At its core, a new materialist digital rhetoric tells us that media/information is made accessible, strong, and durable through human-nonhuman assemblages in digital media ecologies. This is a basic insight from Latour, DeLanda, and others. To expand briefly on this core:
- there is a reality in which we participate;
- part of that participation is our construction of knowledge about that reality;
- those constructions can be strong or weak and can result in a variety of capacities;
- those those capacities we can shape and are shaped by our reality (i.e., we are “made to act”).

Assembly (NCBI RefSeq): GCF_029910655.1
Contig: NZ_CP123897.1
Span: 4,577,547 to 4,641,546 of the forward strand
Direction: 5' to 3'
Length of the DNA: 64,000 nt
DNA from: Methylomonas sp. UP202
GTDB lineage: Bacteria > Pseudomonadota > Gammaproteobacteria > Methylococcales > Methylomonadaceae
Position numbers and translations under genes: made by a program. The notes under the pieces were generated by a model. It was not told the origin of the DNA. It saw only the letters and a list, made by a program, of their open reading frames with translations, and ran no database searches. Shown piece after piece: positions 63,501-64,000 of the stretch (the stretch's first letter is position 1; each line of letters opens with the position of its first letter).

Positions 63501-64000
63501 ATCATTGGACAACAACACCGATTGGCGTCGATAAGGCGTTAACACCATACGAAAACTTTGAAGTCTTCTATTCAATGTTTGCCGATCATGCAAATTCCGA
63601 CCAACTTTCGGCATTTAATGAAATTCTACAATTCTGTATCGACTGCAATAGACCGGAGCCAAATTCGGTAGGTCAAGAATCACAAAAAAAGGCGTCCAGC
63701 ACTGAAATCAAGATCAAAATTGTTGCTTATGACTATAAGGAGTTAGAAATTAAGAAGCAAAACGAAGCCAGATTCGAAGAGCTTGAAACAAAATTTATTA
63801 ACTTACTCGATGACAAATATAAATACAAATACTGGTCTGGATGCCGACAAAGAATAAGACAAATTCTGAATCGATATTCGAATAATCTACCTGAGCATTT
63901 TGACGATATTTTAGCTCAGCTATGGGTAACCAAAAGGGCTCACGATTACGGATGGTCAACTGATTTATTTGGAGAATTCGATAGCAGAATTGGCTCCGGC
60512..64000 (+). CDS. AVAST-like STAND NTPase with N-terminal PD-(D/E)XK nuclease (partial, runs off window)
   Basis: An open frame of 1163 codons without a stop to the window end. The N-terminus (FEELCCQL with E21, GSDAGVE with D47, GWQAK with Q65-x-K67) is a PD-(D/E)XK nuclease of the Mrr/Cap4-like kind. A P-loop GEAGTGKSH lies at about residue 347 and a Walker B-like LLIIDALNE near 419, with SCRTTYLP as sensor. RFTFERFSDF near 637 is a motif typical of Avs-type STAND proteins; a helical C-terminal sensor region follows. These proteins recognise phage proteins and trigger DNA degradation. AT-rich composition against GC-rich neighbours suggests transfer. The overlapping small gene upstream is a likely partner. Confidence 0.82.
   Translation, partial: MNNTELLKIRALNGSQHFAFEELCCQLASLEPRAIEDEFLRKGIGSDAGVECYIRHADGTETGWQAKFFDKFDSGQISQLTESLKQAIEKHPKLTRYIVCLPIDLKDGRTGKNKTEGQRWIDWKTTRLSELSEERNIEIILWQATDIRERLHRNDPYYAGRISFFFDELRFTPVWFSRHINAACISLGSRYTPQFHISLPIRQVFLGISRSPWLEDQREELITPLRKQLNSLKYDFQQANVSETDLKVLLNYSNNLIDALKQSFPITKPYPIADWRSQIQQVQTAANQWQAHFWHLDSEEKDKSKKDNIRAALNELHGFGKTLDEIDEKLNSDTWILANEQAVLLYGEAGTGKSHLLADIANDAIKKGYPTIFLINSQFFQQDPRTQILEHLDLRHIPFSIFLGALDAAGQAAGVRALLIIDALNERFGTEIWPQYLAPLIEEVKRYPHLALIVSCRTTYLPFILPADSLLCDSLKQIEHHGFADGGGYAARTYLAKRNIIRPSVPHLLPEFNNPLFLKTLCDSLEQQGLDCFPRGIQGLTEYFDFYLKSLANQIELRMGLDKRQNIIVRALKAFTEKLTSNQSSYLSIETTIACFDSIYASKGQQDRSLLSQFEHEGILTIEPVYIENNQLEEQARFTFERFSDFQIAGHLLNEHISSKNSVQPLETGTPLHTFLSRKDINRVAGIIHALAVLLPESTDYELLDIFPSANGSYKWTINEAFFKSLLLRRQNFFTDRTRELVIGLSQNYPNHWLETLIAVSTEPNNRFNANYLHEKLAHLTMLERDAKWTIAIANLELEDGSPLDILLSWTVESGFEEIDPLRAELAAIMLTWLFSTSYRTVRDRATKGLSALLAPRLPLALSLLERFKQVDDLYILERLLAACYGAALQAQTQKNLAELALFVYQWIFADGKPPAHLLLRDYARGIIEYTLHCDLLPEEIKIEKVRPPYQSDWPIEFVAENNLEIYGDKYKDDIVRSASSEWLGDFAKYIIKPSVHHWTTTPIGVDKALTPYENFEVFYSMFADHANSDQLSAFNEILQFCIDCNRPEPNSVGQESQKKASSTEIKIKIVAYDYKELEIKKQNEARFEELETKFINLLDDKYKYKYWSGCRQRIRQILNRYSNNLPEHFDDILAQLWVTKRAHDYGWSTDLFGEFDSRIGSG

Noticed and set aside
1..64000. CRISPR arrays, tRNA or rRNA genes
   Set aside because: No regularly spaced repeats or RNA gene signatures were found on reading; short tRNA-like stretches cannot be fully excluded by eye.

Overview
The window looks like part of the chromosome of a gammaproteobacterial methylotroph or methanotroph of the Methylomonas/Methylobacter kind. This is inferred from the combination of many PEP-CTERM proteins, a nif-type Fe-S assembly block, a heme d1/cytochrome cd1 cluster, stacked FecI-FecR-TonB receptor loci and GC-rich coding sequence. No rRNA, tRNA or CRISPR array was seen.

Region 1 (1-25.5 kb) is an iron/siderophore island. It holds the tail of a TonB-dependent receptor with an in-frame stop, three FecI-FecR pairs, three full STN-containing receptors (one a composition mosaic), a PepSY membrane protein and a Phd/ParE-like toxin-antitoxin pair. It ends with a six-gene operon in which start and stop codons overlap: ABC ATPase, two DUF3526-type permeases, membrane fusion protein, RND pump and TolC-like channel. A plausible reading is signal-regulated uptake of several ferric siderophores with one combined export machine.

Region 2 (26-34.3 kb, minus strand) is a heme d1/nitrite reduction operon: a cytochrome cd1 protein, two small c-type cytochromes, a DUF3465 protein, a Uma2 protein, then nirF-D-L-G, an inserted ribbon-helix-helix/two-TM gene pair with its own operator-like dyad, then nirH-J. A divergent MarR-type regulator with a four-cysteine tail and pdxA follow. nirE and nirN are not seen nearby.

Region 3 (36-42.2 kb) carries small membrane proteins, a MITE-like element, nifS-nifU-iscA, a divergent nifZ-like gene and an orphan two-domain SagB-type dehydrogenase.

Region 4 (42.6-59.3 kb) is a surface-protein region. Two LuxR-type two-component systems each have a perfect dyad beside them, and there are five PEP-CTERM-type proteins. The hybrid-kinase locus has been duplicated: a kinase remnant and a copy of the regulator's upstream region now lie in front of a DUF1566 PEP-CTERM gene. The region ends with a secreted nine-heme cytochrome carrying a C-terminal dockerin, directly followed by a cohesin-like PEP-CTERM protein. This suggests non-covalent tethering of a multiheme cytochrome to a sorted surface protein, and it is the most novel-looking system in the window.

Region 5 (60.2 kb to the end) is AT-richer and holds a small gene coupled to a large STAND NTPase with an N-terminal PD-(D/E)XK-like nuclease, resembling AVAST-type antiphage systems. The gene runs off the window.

We are all painfully aware (and perhaps numbed and tired) of the spread of “misinformation” through social media. I use scare quotes there because misinformation suggests a certain kind of intent (or lack thereof) on the part of the spreader. It also implies a judgment on the part of the receiver. Misinformation is when the receiver judges the information to be false and the sender either believes it is true or hasn’t given the matter much consideration. We can compare that with disinformation, which is when the sender knows the information is false and has disseminated it nevertheless. This is a distinction that leaves a vast grey area however. Regulations prohibit mass media advertisers from lying about their products. However we all know they are capable of being suggestive in a misleading way (e.g., drink this beer and hang out with beautiful happy people). When it comes to politics, what do we call assertions that Biden is a socialist or will “take away your guns”? Can we say they are simply lies? Mis/disinformation? Are they valid opinions? Or are they just ad hominem attacks or some other logical/rhetorical fallacy?